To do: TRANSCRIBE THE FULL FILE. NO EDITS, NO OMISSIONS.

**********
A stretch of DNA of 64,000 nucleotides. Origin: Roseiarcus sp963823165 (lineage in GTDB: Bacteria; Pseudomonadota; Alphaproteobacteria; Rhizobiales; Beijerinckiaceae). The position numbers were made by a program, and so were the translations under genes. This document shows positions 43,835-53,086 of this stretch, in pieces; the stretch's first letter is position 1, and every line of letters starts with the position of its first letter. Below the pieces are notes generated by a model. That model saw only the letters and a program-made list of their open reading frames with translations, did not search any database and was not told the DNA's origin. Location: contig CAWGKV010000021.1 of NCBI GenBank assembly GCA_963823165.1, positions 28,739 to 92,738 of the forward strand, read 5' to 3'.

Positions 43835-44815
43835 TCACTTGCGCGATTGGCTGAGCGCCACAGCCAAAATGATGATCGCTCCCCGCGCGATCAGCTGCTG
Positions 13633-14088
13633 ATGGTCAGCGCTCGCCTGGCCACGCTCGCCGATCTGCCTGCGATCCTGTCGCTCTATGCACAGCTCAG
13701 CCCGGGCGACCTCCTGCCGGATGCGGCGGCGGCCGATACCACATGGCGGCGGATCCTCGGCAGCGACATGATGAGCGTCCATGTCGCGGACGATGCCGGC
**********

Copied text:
A stretch of DNA of 64,000 nucleotides. Origin: Roseiarcus sp963823165 (lineage in GTDB: Bacteria; Pseudomonadota; Alphaproteobacteria; Rhizobiales; Beijerinckiaceae). The position numbers were made by a program, and so were the translations under genes. This document shows positions 43,835-53,086 of this stretch, in pieces; the stretch's first letter is position 1, and every line of letters starts with the position of its first letter. Below the pieces are notes generated by a model. That model saw only the letters and a program-made list of their open reading frames with translations, did not search any database and was not told the DNA's origin. Location: contig CAWGKV010000021.1 of NCBI GenBank assembly GCA_963823165.1, positions 28,739 to 92,738 of the forward strand, read 5' to 3'.

Positions 43835-44815
43835 TCACTTGCGCGATTGGCTGAGCGCCACAGCCAAAATGATGATCGCTCCCCGCGCGATCAGCTGCTG
Positions 13633-14088
13633 ATGGTCAGCGCTCGCCTGGCCACGCTCGCCGATCTGCCTGCGATCCTGTCGCTCTATGCACAGCTCAG
13701 CCCGGGCGACCTCCTGCCGGATGCGGCGGCGGCCGATACCACATGGCGGCGGATCCTCGGCAGCGACATGATGAGCGTCCATGTCGCGGACGATGCCGGC